However, it is known that mothers are the ones who usually decide on family eating habits21. These habits can even be modified in the course of development, but the impression and the importance of early learning and some acquired social forms have lifelong effects21.

Moreover, the cover also has the title, Regional foods promoting food security. The idea is to involve the two main topics selected to be explored during the presentation of illustrations: regional food and food security.

Given the great diversity of Brazilian regional food, the following items were selected to compose the album: cashew, banana, pumpkin/squash and jocote5. This choice was based on the greater availability of these items in the region, as reported in previous research6.

After this, initial illustrations were developed to introduce two characters, Francisca and Mary.

In the illustration of the short script 1, they appear going shopping in the Zé's bodega ("bodega do Zé", terminology used in the municipality studied that refers to a small trade or grocery store) with the same amount of money, R$ 10.00 (US $ 4.27) each. However, Mary is in the fruit and vegetable section while Francisca chooses industrial products, as shown in Figure 2. It is noteworthy that, in order to contribute to the contrasting situation created, it was decided also to characterize the characters differently.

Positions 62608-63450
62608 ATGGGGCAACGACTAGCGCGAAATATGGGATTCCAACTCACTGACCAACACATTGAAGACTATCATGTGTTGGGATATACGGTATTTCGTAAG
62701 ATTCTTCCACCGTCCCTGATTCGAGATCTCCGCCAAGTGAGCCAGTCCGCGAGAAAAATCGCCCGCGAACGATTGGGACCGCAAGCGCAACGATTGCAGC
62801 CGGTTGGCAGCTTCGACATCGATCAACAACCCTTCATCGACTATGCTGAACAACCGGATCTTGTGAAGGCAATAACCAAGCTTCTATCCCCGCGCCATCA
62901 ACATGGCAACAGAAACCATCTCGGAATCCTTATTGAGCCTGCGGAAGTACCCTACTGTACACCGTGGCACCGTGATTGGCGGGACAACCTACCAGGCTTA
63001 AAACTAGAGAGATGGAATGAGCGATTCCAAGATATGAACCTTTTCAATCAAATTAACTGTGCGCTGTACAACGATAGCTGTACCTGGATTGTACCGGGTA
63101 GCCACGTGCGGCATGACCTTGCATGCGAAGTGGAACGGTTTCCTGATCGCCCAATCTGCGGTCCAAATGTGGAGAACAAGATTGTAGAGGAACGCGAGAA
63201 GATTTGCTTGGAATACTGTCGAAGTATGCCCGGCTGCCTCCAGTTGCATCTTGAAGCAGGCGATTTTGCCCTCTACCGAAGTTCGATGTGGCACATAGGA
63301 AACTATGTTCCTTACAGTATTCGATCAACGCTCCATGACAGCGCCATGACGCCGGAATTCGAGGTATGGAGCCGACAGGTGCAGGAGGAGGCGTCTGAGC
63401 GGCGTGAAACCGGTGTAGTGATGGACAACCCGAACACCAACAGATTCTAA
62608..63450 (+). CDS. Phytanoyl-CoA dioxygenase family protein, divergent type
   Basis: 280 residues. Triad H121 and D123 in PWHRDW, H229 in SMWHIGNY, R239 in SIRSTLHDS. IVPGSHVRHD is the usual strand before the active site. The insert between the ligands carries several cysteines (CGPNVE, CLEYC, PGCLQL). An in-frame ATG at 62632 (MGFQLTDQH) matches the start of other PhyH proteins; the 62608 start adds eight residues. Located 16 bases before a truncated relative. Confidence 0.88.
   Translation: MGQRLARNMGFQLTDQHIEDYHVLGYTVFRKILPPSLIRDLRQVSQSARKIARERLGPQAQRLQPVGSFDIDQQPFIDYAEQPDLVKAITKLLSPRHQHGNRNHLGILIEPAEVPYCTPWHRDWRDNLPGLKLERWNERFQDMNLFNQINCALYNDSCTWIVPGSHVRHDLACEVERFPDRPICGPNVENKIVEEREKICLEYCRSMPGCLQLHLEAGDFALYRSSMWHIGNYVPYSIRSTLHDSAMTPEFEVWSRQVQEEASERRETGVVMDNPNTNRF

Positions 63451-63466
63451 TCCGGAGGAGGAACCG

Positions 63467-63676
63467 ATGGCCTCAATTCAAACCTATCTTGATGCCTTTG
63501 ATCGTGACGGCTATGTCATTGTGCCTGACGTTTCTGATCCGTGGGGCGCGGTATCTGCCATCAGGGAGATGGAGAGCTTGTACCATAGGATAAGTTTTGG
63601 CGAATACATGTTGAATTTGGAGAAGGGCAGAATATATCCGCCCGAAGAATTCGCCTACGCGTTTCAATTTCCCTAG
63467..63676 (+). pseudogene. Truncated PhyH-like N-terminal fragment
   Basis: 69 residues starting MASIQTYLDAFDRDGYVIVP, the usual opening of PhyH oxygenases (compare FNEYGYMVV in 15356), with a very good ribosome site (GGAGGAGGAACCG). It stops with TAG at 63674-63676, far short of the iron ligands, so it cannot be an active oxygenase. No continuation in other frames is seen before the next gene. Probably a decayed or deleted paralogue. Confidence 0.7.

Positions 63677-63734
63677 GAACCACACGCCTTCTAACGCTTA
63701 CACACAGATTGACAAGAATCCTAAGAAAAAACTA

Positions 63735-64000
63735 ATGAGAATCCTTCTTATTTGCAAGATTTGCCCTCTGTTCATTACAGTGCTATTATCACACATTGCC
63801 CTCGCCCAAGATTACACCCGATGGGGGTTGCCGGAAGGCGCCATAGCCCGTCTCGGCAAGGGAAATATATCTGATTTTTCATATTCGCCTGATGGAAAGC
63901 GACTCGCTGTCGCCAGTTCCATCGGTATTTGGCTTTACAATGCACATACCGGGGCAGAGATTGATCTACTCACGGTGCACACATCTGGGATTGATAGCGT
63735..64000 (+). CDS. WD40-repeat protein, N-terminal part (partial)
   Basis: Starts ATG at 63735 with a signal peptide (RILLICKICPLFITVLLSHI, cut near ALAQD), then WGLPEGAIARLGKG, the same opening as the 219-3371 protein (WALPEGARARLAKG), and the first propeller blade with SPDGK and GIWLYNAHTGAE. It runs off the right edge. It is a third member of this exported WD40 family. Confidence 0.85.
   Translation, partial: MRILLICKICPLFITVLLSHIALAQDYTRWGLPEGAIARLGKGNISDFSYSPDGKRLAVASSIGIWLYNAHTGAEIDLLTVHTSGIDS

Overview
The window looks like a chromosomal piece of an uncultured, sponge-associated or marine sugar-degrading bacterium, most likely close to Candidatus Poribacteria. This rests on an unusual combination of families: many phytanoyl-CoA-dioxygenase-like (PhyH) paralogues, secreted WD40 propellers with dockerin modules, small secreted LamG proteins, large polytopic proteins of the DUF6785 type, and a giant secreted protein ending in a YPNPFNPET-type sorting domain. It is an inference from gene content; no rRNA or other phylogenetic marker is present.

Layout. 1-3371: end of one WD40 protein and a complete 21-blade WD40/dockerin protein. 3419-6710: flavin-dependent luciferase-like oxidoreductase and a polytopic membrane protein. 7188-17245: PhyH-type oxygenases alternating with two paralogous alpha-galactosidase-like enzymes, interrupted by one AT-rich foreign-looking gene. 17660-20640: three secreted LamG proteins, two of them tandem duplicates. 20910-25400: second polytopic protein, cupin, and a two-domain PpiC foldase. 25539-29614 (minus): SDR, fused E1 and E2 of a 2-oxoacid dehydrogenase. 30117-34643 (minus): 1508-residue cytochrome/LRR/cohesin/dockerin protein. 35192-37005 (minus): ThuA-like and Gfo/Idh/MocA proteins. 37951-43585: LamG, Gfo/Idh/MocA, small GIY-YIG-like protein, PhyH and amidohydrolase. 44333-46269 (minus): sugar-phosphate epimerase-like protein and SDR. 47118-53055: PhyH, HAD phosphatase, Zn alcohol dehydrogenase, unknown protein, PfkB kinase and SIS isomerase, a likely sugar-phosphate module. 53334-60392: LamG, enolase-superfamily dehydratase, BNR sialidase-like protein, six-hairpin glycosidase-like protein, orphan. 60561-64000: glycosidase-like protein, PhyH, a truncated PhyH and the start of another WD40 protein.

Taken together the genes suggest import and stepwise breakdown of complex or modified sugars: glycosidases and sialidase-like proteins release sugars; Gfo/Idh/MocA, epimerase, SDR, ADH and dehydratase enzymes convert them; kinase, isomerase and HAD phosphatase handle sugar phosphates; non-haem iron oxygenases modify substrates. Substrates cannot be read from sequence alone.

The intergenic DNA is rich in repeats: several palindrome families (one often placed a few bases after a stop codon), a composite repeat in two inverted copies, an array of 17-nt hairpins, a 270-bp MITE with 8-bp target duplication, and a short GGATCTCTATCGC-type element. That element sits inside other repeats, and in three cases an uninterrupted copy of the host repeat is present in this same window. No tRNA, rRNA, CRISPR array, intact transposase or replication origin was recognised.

FIGURE 2: Script 01 (Food and nutrition security), 02 (Food consumed in the day-to-day) e 03 (Hygiene habits) Album cover. Fortaleza, 2010.

Thus, we sought to portray the situation experienced by residents of the municipality, given that the act of buying processed foods in these establishments is commonplace in the region, as they offer more affordable values, are usually close to families' homes and facilitate payment.

By now, it is believed that the illustrations become important when encoded from local situations. With this, they allow the analysis of problems and portray elements that will be decoded by the group, with the assistance of the mediator. The debate centered in the illustrations prompts awareness on the issue addressed15.

Noteworthy is also that the cash value (R$ 10.00) was based on a previous research6 that found that most families has a monthly income of up to one minimum wage, with an average of four residents in each household. Thus, we opted for that amount because, from an informal inquiry, it was found that this is the amount available on average per day to buy food.